faulty or fault-free. They do not give any information on the identity (type, location) of
the fault. A diagnostic test is applied after a circuit has failed the testing process. Its aim
is to identify the fault that caused the circuit to fail.
2.3 Testing
Testing is the process of verifying if the manufactured chip has the intended functional-
ity and timing. The test inputs to a digital IC (Integrated Circuit) are developed to exercise
the implemented function or to detect modeled faults [6].
6
STORED
CORRECT
RESPONSE
COMPARATOR
DIGITAL
CIRCUIT
--- 11
--- 01
-----
-----
--- 00
01 ---
10 ---
-----
-----
10 ---
TEST / DIAGNOSIS
RESULT
INPUT PATTERNS OUTPUT RESPONSES
Figure 2.1: Testing/Diagnosis Process
Testing can be of two types - functional and structural testing. Functional tests are
used to completely exercise the circuit function. A complete functional test for a circuit will
check all entries of the truth table for the circuit function. The problem with this approach is
the number of the tests needed to completely exercise even simple functions. For example,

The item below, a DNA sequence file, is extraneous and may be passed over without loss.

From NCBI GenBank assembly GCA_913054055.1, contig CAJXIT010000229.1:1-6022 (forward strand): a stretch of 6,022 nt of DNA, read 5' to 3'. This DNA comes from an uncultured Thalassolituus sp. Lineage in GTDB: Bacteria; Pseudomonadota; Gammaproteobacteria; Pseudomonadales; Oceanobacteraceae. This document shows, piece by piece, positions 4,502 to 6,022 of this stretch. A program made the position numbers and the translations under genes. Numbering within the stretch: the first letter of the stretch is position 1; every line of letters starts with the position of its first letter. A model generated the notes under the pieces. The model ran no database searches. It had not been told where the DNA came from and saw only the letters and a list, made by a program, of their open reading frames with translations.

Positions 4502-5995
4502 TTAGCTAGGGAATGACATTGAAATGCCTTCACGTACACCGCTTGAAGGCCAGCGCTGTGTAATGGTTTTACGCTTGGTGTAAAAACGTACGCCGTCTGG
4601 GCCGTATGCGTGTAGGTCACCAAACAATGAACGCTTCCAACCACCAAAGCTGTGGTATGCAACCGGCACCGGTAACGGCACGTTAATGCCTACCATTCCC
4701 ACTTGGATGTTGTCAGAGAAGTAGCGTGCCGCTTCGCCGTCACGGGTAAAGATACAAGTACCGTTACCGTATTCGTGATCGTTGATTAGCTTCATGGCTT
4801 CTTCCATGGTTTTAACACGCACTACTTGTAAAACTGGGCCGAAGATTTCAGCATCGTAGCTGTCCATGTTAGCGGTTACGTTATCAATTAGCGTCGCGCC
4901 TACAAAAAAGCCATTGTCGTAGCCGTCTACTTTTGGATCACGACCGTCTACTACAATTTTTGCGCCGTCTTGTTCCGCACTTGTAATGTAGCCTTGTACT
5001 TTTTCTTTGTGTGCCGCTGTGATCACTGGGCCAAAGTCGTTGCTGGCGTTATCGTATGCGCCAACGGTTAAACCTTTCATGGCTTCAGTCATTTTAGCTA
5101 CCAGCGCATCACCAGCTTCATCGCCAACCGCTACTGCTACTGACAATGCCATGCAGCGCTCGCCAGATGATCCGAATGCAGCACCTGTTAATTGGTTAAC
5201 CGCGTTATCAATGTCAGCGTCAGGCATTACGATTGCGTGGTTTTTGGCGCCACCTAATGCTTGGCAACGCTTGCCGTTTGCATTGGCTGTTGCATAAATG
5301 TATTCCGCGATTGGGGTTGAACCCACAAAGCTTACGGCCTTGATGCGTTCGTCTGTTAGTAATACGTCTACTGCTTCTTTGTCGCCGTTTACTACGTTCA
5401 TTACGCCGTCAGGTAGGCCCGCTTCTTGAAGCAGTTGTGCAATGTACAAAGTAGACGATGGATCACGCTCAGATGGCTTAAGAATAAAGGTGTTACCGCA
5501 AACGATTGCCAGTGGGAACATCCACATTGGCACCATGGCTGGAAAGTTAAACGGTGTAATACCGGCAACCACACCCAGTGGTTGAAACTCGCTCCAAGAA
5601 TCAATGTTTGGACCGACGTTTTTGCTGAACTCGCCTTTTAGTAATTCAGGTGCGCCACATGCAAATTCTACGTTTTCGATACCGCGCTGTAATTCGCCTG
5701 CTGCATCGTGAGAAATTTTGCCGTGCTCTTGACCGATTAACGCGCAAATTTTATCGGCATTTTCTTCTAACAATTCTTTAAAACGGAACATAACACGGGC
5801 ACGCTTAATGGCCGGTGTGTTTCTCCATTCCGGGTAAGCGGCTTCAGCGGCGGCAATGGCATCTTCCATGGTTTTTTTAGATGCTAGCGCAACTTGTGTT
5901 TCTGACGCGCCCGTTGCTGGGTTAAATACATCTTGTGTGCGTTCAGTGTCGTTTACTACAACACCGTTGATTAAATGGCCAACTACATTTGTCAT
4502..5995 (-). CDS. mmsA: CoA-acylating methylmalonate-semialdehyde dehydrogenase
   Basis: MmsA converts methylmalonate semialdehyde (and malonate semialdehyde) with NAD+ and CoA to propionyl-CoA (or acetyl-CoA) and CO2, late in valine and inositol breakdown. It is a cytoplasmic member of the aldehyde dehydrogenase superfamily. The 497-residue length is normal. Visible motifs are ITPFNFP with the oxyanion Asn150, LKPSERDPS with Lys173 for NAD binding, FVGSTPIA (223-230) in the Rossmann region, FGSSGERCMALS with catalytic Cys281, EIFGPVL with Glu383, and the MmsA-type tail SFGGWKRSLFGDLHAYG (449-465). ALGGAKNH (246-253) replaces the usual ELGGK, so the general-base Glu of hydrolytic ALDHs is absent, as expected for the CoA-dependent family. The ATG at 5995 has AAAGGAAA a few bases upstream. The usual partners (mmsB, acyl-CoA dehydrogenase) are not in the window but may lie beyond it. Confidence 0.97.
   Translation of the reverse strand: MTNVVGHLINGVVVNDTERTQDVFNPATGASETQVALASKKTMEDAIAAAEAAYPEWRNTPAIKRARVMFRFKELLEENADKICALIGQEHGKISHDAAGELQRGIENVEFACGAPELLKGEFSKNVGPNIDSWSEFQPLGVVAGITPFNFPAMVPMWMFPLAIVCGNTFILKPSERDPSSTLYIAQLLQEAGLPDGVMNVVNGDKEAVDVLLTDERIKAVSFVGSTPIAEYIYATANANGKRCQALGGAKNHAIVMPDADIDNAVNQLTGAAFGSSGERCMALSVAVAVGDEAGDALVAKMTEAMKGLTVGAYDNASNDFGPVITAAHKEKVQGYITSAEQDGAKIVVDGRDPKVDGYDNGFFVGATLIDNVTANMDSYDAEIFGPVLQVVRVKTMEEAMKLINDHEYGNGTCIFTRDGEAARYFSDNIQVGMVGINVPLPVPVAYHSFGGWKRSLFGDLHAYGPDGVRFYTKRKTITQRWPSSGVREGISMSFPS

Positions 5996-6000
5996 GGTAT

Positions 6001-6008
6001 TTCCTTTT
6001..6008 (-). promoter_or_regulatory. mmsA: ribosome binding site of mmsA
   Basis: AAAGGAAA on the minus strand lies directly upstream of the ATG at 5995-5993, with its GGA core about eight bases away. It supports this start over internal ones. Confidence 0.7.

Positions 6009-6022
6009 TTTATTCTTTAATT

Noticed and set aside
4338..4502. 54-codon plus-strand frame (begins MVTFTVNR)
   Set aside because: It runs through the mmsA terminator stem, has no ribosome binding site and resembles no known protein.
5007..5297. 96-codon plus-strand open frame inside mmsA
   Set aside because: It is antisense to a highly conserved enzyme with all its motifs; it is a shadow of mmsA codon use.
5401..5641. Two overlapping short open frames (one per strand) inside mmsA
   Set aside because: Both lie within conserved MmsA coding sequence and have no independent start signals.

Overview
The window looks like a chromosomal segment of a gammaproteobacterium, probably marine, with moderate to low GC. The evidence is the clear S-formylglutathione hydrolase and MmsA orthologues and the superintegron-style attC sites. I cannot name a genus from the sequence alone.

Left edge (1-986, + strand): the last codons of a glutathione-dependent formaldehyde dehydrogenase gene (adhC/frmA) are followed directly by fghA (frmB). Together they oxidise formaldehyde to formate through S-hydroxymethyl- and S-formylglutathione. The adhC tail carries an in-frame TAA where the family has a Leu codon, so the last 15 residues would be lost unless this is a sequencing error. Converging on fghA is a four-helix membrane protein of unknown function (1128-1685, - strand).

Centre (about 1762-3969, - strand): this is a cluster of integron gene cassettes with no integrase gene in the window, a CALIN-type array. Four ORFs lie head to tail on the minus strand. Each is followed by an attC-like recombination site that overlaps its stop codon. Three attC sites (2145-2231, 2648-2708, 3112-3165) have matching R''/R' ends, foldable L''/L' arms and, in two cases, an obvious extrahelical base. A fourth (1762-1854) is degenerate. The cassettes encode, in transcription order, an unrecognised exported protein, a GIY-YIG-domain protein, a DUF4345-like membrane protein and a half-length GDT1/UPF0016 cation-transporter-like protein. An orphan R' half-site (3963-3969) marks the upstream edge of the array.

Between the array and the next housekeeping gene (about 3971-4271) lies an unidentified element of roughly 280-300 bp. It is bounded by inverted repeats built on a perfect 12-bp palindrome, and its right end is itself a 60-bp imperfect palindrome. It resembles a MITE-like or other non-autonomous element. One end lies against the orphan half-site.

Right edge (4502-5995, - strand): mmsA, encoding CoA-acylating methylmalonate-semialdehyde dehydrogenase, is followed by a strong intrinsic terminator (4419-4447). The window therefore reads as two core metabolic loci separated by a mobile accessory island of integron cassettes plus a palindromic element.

a 64-bit ripple carry adder has 129 inputs and 65 outputs. To completely exercise its
function, we need 2129 input patterns. An Automatic Test Equipment (ATE) operating at
1GHz would take about 1022 years to apply all of these patterns to the CUT [13]. Thus an
exhaustive functional test is impractical even for moderate sized circuits. Structural tests
on the other hand are used to verify the topology of the CUT. A structural test can be
used to verify if all connections are intact and all gate-level truth tables are correct [35].
Structural testing is entirely based on fault models.
7
2.4 Fault Modeling
A defect is the unintended difference between implemented hardware and its intended
design [13]. Defects are those that could occur in a fabricated IC. A fabricated chip could
have many types of defects, for example, breaks in signal lines, lines shorted to ground,
lines shorted to VDD, etc. Fault modeling is the translation of real world defects to a
mathematical construct that can be operated upon algorithmically and understood by a
software simulator for the purpose of providing a metric for quality measurement [21].
Thus physical defects are modeled as faults because the analysis of faults is much simpler.
Also, fault models greatly simplify the test generation process. Physical defects can be
modeled as either logical faults or delay faults, depending on whether the defect affects the
logical behavior or the time of operation. Fault models can represent many, though not all